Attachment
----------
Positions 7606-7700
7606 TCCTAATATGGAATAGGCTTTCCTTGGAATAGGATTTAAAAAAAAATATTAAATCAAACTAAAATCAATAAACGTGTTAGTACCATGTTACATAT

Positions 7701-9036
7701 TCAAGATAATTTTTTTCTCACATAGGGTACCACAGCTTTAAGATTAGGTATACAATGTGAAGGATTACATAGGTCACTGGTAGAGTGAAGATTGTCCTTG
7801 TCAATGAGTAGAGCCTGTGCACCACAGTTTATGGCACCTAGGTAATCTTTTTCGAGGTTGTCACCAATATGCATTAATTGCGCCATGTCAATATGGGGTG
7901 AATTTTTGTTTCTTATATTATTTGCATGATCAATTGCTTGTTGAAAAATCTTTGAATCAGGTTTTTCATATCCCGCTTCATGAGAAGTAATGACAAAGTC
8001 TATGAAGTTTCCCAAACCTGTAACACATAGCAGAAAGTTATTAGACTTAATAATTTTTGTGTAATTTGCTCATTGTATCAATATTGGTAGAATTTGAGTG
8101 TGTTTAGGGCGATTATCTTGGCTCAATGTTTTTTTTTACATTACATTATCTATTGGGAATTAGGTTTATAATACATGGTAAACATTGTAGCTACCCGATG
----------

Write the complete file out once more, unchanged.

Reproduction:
Positions 7606-7700
7606 TCCTAATATGGAATAGGCTTTCCTTGGAATAGGATTTAAAAAAAAATATTAAATCAAACTAAAATCAATAAACGTGTTAGTACCATGTTACATAT

Positions 7701-9036
7701 TCAAGATAATTTTTTTCTCACATAGGGTACCACAGCTTTAAGATTAGGTATACAATGTGAAGGATTACATAGGTCACTGGTAGAGTGAAGATTGTCCTTG
7801 TCAATGAGTAGAGCCTGTGCACCACAGTTTATGGCACCTAGGTAATCTTTTTCGAGGTTGTCACCAATATGCATTAATTGCGCCATGTCAATATGGGGTG
7901 AATTTTTGTTTCTTATATTATTTGCATGATCAATTGCTTGTTGAAAAATCTTTGAATCAGGTTTTTCATATCCCGCTTCATGAGAAGTAATGACAAAGTC
8001 TATGAAGTTTCCCAAACCTGTAACACATAGCAGAAAGTTATTAGACTTAATAATTTTTGTGTAATTTGCTCATTGTATCAATATTGGTAGAATTTGAGTG
8101 TGTTTAGGGCGATTATCTTGGCTCAATGTTTTTTTTTACATTACATTATCTATTGGGAATTAGGTTTATAATACATGGTAAACATTGTAGCTACCCGATG